A CIR (Color-InfraRed) thermal imaging map can also be created. It is a map made of infrared photos. Such maps are used to study, for example, the condition of plants, forests, humidity of soil, detection of underground pipelines.
Supervision of field changes
Cyclically created maps of a given area allow for monitoring and detection of changes in the natural environment. Parameters such as the occurrence of landslides, the level of surface water or type and density of existing vegetation can be monitored.
Contrasted with the changes in the natural environment, plans for the development of the settlement network (urbanization) can be presented.
Digital orthophotomaps in environmental analysis allow for monitoring of field conditions, forests, rivers, lakes, land etc. In forests they are used to study the condition of trees, detect damage, the occurrence of pests, or to monitor biodiversity of the area
Documentation of natural disasters
In the event of natural disasters such as fires, floods, droughts, it is possible to study their progress and document the extent and type of losses.
Drones with a multispectral camera are also used in agriculture. Such orthophotomap of crops allows for optimization of fertilization, verification of crop growth, inventory of damages or study of soil melioration
Sometimes digital terrain maps are used for unusual applications such as archeological exploration, which would be difficult to do from the ground.
Digital orthophotomaps from a drone – planning a photogrammetric flight
To put it simply, using a drone with a camera, hundreds of photos of the mapped area are taken. They are then processed and assembled into a single map.
The first step is to plan the flight and choose the appropriate parameters. Depending of the purpose of the mapping, the following is determined:
- type of drone – fixed wing for linear objects (e.g. roads, rivers) and large areas or a multirotor for small, local areas, like construction sites surveys
- camera and sensors resolution, depending on the required pixel size – GSD,
- the amount of side- and overlap – reaching up to 80% for precise terrain models and true orthophotomaps
Ground control points
Next the photogrammetric network is created. It is a collection of so-called photopoints, i.e. points that can be clearly identified (along with their coordinates) both in photos and in the field. These can be special signs painted on the ground or naturally occuring points such as manholes and central points of roundabouts.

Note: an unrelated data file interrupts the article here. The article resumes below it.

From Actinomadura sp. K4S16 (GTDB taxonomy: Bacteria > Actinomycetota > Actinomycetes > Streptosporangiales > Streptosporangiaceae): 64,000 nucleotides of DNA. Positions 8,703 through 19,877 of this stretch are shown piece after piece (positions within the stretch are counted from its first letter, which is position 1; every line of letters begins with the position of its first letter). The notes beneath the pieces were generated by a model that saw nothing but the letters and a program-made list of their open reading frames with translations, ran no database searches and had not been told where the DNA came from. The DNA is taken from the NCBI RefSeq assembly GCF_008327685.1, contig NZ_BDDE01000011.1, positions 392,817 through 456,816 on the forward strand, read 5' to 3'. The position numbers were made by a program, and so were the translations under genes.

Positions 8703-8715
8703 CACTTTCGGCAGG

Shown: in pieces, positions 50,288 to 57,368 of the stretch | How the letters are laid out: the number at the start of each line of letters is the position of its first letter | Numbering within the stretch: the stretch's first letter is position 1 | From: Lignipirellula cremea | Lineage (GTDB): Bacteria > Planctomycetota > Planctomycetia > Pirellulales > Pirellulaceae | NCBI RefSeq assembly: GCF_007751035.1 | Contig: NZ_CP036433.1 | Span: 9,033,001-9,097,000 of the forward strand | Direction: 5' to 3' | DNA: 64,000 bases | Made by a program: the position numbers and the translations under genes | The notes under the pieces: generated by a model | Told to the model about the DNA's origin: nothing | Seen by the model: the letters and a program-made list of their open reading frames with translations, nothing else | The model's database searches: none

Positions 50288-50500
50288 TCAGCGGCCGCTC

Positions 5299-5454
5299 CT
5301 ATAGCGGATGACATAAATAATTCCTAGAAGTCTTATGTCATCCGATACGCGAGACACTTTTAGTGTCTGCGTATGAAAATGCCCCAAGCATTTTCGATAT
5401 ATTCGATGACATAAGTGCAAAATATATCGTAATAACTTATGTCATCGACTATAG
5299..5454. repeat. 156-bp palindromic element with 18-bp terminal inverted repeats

Performing the flight
Flights are planned in a special program that controls the parameters of the aircraft and controls it during flight. At this stage, hundreds of photos are captured together with geoposition data (GPS) and the orientation of the camera in space – so called elements of the external orientation (IMU – inertial measurement unit)
In the next step, a computer algorithm performs a process called matching based on the GPS data, elements of the external and internal (focal length, sensor resolution, photo distortion) orientation. It involves finding common points, called tie-points and collecting them between points.
Next, another iterative algorithm combines a set of images into a geometric network. It uses the combined images, information about the camera autocalibration and ground control points to orient the whole set in a known coordinate system using GPS data.
On this basis, a DTM – Digital Terrain Model – is created.
Digital surface model DSM (or in the case of photos with infrastructure and vegetation, DTM) is not yet an orthophotomap. The next step is to superimpose images on the previously obtained digital surface model (i.e. change from the central projection into an orthogonal, perpendicular one) na mosaicing (i.e. combining multiple map fragments into one).
Advantages of orthophotomaps taken from unmanned aerial vehicles (UAS/UAV)
One of the parameters of the photogrammetric flight is the density of side- and overlap. In practice, it means how many pixels of two consecutive images are shared. The greater the overlap, the more densely the images are taken.
With an overlap of about 80%, a true orthophotomap can be obtained, in which there is no perspective distortion of tall objects and no obscuring of parts of the terrain. Objects are projected perpendicular to their bases.
Better than satellite images
Drones take photos from a height of 50-500 meters above the ground. Additionally, flights are planned with the weather forecast in mind. In this way, cloudiness and fog can be avoided and high air humidity at such a distance does not disturb colors.
The cost of making such a map is relatively low, and the results can be obtained in 24 hours.
The high mobility of drones allows them to perform flights nearly everywhere and anytime. The main limitations are only the weather conditions (wind speed, rainfall), possible take-off and landing sites and no-fly zones.
Working in difficult conditions
Drones allow for the possibility of working in difficult or unreachable terrain for a surveyor. For example, over open-pit mines, construction sites, or rocky or swampy areas. In the case of flights and mapping of construction sites, there is no need to stop work.